While efforts to "revitalize" parts of the District are welcomed by developers and affluent would-be citydwellers, major projects for renewing a neighborhood or renovating an inner-city building have a nether side. For each middle- or upper-income person moving into a newly refurbished apartment or recently converted condominium in the District, more than one lower-income person may be displaced.

Just where the lower-income families are going is more difficult to determine than who has replaced them, but local and federal housing officials say most move to outlying suburbs such as Prince George's County, double up in already-crowded low-income areas of the city or leave the region entirely.

In addition, many federal and local programs designed to improve the nation's housing has the ironic side effect of exacerbating the displacement problem, according to a new report by the District of Columbia Advisory Committee to the U.S. Commission on Civil Rights.

Since the period of the study, 1977 to 1979, the city has instituted a program of owner and tenant aid that housing officials say already has prevented the displacement of thousands of families. Some of these programs are just getting started, making it difficult to determine any impact yet, however.

In releasing the advisory committee's report, the Rev. Ernest Gibson, head of the committee, acknowledged the city's efforts but said he "has not seen evidence to suggest that the city's poor have experienced much relief from the constant search for decent housing and the accompanying disappointments."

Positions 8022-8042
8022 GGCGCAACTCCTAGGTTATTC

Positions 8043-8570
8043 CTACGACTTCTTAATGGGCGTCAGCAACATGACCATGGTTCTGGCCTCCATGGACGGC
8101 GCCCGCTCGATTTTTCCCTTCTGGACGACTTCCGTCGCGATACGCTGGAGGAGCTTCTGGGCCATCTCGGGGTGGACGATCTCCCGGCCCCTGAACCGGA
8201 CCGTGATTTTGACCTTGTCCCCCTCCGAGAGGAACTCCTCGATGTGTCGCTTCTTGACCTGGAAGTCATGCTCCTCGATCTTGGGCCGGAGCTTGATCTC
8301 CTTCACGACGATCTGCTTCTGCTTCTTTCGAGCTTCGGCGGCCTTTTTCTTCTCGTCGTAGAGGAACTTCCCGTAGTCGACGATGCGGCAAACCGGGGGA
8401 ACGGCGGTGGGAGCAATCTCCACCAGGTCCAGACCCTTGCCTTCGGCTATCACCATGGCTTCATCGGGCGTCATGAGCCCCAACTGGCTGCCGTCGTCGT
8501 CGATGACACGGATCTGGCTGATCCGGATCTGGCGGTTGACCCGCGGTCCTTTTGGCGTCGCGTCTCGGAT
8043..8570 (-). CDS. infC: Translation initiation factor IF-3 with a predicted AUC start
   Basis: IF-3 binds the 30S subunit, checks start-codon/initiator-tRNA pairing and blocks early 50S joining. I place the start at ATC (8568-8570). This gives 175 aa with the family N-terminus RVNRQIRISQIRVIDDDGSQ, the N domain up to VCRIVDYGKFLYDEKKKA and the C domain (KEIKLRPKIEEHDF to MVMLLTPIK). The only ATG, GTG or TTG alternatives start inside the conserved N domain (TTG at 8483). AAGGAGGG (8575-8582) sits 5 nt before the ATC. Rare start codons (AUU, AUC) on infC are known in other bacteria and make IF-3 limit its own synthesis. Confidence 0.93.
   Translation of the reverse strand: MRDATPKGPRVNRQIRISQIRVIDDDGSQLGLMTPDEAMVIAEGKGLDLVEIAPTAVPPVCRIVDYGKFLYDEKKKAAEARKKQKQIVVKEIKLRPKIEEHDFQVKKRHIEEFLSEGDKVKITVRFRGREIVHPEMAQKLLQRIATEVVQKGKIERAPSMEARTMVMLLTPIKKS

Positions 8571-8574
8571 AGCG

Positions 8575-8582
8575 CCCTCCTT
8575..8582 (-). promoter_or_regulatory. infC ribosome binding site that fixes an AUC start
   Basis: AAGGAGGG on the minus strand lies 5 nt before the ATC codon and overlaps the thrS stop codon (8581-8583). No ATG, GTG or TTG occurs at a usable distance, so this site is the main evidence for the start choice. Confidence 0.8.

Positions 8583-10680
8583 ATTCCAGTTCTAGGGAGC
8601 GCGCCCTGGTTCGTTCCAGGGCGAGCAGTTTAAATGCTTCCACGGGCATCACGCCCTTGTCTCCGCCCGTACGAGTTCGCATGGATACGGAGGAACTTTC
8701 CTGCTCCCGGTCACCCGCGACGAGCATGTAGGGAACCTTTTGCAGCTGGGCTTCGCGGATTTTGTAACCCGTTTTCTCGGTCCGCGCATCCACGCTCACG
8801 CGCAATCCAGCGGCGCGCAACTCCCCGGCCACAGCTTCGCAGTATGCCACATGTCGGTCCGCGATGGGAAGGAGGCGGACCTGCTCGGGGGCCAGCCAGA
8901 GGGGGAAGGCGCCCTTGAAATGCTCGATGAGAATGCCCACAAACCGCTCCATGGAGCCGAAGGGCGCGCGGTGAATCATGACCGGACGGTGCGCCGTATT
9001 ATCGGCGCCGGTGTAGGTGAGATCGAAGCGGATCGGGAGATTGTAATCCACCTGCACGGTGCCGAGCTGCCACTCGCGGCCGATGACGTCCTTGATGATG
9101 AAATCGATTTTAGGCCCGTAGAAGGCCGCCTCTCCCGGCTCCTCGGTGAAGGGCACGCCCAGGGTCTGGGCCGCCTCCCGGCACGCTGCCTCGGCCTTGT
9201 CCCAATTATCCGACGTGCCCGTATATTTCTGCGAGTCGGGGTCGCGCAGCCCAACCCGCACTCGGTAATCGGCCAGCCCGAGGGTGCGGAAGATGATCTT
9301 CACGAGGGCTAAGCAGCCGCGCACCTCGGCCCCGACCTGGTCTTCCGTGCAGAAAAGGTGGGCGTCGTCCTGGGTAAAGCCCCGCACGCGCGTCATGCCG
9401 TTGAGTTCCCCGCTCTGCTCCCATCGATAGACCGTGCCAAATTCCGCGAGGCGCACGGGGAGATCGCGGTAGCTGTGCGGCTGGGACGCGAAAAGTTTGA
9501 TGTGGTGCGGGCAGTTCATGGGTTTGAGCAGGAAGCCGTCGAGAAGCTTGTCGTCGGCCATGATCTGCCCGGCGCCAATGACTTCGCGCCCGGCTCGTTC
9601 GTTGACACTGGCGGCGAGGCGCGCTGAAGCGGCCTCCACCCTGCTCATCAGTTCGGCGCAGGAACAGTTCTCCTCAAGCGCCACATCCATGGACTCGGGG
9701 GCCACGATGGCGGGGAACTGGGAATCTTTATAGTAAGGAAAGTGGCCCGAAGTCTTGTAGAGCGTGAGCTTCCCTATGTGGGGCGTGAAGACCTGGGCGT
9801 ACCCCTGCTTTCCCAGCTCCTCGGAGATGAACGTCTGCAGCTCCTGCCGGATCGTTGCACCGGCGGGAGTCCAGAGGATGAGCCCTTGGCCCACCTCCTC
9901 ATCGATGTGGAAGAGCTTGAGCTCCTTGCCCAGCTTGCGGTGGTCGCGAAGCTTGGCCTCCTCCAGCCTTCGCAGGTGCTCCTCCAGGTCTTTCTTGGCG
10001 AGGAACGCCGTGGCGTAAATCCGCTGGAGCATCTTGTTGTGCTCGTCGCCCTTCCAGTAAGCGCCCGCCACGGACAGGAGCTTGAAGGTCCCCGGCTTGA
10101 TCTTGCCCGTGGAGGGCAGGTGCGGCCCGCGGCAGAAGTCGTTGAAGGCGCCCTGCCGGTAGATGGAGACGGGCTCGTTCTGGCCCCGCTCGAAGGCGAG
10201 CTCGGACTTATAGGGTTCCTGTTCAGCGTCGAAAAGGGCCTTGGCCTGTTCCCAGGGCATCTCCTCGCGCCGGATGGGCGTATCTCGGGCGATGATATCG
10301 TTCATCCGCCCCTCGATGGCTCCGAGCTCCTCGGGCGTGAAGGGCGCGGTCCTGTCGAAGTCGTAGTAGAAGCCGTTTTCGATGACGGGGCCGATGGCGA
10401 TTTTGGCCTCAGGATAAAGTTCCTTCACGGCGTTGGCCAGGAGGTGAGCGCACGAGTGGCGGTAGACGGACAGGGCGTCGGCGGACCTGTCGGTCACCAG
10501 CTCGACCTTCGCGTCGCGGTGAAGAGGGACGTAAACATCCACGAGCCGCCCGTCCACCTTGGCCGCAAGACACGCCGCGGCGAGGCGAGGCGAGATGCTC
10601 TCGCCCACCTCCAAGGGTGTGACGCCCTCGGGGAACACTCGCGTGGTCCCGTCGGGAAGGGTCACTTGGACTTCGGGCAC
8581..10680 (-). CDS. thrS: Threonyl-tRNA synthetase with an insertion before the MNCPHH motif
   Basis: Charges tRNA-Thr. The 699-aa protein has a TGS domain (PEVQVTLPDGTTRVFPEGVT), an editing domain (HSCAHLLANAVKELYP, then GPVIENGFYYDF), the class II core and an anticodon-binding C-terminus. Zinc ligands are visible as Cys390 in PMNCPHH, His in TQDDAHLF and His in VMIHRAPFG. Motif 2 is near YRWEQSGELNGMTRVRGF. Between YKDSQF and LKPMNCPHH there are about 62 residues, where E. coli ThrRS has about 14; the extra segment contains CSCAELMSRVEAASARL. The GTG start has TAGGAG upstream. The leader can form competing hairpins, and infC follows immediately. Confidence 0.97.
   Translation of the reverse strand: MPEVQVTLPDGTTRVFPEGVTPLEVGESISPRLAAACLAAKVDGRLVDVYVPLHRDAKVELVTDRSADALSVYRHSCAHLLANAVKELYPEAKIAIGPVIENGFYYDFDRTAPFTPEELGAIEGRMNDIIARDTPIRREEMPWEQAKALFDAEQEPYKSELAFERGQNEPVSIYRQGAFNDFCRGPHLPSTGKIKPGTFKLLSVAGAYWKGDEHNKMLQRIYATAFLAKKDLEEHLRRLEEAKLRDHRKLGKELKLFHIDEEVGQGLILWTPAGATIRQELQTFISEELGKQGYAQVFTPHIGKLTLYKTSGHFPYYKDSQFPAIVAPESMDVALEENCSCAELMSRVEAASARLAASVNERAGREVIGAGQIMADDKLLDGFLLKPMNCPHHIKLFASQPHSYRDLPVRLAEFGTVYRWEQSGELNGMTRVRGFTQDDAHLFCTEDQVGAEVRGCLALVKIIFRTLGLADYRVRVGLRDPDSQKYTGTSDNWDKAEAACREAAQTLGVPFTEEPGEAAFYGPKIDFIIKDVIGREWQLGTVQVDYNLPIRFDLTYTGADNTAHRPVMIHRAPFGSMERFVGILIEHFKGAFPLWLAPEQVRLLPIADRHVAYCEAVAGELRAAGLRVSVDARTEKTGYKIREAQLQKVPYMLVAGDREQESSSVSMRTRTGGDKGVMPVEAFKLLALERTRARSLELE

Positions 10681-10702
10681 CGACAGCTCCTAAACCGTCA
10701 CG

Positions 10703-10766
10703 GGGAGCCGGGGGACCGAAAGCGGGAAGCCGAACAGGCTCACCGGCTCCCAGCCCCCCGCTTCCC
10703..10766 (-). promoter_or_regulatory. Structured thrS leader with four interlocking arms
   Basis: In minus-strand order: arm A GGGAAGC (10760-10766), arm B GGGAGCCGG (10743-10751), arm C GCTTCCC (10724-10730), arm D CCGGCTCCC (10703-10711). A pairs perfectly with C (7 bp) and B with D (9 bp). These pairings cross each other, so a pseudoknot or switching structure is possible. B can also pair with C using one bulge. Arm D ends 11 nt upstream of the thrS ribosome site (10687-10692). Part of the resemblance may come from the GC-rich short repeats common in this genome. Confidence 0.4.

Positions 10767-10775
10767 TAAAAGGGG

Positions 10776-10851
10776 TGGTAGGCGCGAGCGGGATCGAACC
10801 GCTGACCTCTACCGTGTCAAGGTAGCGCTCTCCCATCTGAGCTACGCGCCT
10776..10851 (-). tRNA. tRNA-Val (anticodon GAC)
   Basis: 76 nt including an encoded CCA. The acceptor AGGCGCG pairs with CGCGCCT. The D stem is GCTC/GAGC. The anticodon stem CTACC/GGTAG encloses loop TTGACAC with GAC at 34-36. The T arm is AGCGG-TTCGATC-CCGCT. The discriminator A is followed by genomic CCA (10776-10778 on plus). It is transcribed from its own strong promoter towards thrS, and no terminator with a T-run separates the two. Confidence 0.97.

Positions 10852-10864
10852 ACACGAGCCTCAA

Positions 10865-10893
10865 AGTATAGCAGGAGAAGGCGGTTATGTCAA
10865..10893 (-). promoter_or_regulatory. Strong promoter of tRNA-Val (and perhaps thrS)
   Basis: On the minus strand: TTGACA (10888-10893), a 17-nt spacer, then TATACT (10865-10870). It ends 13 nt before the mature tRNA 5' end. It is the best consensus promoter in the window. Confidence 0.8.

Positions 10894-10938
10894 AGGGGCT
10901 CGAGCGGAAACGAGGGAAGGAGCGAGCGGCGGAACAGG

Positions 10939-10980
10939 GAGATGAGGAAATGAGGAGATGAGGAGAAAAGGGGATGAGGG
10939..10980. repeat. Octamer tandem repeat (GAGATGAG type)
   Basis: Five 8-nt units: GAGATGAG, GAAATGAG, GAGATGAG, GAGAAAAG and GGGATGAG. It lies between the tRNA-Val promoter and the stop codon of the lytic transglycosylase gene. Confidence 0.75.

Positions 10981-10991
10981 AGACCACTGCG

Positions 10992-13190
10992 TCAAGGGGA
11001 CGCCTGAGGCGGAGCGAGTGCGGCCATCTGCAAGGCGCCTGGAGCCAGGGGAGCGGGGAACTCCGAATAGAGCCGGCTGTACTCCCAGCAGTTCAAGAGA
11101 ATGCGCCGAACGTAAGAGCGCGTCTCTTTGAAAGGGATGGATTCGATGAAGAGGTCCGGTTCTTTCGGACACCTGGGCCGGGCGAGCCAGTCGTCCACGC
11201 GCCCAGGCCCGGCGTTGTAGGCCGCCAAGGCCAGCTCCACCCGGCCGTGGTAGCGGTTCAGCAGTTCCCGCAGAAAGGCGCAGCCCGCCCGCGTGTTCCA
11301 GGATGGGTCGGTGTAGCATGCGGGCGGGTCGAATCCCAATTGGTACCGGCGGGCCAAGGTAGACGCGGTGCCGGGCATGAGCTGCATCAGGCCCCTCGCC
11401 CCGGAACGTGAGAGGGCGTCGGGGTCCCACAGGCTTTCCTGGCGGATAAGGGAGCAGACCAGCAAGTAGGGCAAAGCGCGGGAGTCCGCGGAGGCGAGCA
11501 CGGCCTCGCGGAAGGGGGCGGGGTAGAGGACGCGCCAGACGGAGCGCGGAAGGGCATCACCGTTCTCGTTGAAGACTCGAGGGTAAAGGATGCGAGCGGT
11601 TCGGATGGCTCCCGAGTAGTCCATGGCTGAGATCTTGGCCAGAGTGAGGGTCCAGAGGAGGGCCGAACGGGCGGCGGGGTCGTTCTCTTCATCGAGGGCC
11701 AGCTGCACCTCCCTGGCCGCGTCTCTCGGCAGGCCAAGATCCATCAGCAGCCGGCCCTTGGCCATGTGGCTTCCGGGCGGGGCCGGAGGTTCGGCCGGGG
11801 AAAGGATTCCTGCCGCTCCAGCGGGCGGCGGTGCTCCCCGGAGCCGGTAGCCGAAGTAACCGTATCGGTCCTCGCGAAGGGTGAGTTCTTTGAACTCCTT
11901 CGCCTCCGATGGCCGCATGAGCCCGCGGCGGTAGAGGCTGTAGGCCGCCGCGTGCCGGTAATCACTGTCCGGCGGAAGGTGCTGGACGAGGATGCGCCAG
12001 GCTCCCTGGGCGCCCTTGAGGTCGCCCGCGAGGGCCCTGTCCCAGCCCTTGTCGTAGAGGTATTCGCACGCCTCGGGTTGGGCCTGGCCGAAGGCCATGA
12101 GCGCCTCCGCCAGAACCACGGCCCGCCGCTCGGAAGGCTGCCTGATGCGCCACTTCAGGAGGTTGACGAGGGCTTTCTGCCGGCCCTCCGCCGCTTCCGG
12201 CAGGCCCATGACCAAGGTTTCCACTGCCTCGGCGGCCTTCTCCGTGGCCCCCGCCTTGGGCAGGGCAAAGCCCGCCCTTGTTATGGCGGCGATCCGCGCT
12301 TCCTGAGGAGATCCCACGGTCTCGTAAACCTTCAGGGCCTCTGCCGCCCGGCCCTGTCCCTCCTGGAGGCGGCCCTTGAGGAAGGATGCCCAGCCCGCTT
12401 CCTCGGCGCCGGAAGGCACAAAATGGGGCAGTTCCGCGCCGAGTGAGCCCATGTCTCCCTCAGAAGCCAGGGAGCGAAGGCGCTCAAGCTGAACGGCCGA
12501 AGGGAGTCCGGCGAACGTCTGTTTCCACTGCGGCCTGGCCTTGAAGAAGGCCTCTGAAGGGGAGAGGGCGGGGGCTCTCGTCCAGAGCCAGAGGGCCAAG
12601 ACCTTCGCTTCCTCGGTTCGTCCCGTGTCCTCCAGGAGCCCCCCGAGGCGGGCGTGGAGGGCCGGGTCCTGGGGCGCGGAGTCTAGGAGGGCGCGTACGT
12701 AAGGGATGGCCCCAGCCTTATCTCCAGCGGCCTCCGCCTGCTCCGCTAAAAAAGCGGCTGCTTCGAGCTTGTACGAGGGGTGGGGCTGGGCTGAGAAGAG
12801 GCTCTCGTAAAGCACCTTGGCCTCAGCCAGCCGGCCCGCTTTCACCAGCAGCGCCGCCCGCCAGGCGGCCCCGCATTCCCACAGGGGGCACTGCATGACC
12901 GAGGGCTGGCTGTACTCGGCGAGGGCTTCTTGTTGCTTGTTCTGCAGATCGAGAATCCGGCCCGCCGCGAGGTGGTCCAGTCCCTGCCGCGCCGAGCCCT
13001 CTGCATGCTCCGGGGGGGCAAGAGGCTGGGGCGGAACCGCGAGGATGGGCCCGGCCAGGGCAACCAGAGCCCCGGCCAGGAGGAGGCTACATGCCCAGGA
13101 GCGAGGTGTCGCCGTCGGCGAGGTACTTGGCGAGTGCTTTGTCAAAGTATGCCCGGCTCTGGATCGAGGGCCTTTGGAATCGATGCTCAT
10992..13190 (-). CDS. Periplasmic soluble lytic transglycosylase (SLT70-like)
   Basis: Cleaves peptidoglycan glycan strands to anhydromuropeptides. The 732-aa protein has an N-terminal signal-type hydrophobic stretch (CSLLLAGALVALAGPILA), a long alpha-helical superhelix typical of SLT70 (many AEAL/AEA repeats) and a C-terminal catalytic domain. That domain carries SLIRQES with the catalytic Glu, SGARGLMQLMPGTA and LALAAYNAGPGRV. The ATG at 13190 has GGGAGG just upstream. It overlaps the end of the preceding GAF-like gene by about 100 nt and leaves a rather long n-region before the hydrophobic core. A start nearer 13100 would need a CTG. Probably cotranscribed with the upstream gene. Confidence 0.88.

The advisory commission studied three District neighborhoods -- Capitol Hill, Mount Pleasant, and Adams Morgan -- and found that lower-income black and Hispanic families were being replaced by younger, one and two-person white households.

In a 1979 study, the city pinpointed the three neighborhoods, as well as Dupont Circle, as areas in which displacement was "nearly complete." Displacement is "substantially under way" in Logan Circle, portions of the Shaw neighborhood, Stanton Park, Lincoln Park and the Southeast, the city found.

"Displacement from some neighborhoods may have produced overcrowding and strained services in other already-weak neighborhoods," the advisory committee concluded. "Disappointment and frustration may have led to explosive conditions."

James Wolfork, District administrator for housing and business resources administration, also speculates that the displaced families are doubling up in other parts of the city. He said there is really no way to track the trend, however.

The advisory committee study, which makes no recommendations to the Civil Rights Commission, also noted the difficulty in finding displaced families but chronicled the experiences of a few of them.

For example, on Seaton Street NW at the southern edge of Adams Morgan, the committee found that in 1976, 26 families were given eviction notices by a real estate company that -- bought several properties. After a year of legal struggle, 10 families remained. The developers then offered to sell the houses to their occupants, but at prices 75 percent to 100 percent higher than the developers had paid.